My Checklist to Get StartedOct 02, 2023
The process of starting your business can feel daunting.
All the steps, the potential legalities… honestly, it’s enough to eliminate some people from the pool right from the start, but if you’re serious about this, it’s a non-negotiable.
I am going to share with you exactly what I did to start my business and hopefully decrease some of that anxiety you feel surrounding this process:
Step 1: I did a little research - Pull up your state practice act and give it a glance for any stipulations to starting your own business. You want to know what needs to be done at a board level and what kind of entity you need - LLC vs. PLLC.
Step 2: I choose my name: Something that reflects the mission and brand. Now, don’t let this part hold you up. You can always establish an entity with a general name and then file what’s called a DBA (Doing Business As) and roll with whatever you’d like at that point.
Step 3: I created my entity and registered it with the state: Typically, this is done at your Secretary of State website, and generally, you can do this 100% online and get your information fairly quickly. I chose an LLC over being a Sole Proprietor to put a level of protection between myself and my business.
- You may need to do some local registration/licensing as well! Make sure you check with the zoning department that you can do business in the location you’re scoping BEFORE you sign anything (like a lease or sublease). I almost made this mistake with my first business concept and it would’ve been… no bueno.
Step 4: I got my EIN - Once you have your business registered, you can register it with the government and get your EIN (basically a social security number for your business), and this will allow you to do things like get a business bank account. You will also use this on any payment processor information so that your money is allocated correctly when tax time comes around.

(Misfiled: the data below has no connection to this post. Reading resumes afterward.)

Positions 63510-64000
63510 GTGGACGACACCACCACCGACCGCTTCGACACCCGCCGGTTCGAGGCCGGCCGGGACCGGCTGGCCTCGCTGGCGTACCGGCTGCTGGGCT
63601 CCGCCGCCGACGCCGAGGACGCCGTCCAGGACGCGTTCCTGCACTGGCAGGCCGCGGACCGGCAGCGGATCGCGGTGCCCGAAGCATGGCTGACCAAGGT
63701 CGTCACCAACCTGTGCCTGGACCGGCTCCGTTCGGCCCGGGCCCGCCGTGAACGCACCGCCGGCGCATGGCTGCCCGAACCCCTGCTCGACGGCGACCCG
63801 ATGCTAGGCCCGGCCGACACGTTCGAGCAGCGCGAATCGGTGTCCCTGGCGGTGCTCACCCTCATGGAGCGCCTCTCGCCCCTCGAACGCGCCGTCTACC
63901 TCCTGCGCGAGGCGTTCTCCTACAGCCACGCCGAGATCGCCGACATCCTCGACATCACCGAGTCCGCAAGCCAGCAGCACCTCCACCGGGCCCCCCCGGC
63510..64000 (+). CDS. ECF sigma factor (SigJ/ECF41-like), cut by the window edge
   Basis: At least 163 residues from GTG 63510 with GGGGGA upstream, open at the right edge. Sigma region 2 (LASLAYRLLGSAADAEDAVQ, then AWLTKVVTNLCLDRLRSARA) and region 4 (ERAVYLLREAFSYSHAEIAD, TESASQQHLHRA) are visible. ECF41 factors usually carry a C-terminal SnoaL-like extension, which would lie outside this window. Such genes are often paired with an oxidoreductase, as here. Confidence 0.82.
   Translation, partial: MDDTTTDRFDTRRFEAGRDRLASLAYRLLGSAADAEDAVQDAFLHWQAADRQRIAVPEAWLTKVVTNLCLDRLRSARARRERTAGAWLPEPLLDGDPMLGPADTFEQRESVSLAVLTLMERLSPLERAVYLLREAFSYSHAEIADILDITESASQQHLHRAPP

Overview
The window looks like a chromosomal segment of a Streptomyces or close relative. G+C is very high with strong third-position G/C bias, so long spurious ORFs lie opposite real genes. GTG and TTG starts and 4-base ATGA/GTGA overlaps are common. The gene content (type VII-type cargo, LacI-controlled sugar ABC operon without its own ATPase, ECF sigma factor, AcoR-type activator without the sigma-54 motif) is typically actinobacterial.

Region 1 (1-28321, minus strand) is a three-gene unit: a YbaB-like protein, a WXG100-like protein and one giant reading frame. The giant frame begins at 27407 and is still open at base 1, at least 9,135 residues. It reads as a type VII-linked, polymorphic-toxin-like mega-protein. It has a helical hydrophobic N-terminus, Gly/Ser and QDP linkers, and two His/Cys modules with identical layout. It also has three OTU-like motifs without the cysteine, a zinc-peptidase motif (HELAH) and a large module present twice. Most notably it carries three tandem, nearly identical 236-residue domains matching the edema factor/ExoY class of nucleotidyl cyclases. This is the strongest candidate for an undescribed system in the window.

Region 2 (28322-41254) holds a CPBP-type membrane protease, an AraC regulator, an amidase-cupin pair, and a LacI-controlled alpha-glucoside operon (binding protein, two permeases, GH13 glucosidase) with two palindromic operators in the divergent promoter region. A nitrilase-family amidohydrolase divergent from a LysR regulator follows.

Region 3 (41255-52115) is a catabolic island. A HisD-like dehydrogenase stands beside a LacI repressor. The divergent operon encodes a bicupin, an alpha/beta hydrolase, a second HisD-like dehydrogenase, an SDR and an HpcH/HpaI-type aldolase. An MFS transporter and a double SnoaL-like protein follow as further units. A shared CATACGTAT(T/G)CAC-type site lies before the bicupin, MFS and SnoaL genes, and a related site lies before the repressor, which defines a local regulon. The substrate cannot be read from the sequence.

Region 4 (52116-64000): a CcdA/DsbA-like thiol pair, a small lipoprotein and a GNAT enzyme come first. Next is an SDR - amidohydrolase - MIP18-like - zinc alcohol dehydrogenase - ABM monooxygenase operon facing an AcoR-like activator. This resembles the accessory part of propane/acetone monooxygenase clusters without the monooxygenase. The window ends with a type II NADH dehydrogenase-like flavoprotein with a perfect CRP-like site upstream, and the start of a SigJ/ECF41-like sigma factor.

- Once you have your EIN, you can also apply for a Type 2 NPI. This allows you to create superbills for your clients and run the service through the business instead of your Type 1, which is attached to you as a service provider. This is necessary if you are establishing a side gig and are currently contracted with insurance providers through your main job.
Step 5: I opened a bank account - Using my EIN, I could now get this setup and have a clear line between my personal and business finances.
Step 6: I choose an operating location - once I had all my backend things set up, I went out to find a space to operate my business in. For me, it was out of a CrossFit gym. My first location had no office. I just brought in a table and set up shop wherever I would not be in the way of the facility operations for the day. I also created a quick operating agreement between myself and the gym that acknowledged they were aware I was conducting business in their facility. Most gyms these days will provide you with some sort of sublease agreement that will suffice for this.
Step 7: I covered my ass… with some liability insurance - For this, I used a combination of CNA and HPSO (no affiliation with either. Those are just the 2 companies I used), and this helped me sleep at night.
Step 8: I began experimenting and networking: Obviously, going direct to the consumers of the gym was my number 1 pipeline. I was able to establish myself as an authority in the facility. I went to different classes, I coached classes, hosted mobility nights, ran workshops… I did whatever I could to get in front of people.
- Here are the offers you need to price: Your Evaluation, follow-up visits, and any other services you wish to add.
Step 9: I expanded beyond my facility: I found that getting a full schedule was easier when I had about a 500-person lead pool to pull from. So if the average gym has 100 members, you need to find 5 facilities to pull from. Then you need to frequent them and foster the relationships.
Step 10: Never stop evolving - Business is fun, but it can also be stressful. If you’re serious about this, it’s not a 1-year mission. It’s a 10-year one, so you have to enjoy the process. At times, it’s not for the faint of heart, but if you implement it, I think you’ll be successful. If you keep talking about all the changes you want to make and never act on it…. Well, I think you know what happens then.
Now it’s time for you to do exactly what I just mentioned… GO IMPLEMENT! Get the process started, and just push through any discomfort you feel along the way. It’s the only way you’ll grow.
Interested in learning how to apply this to your clients?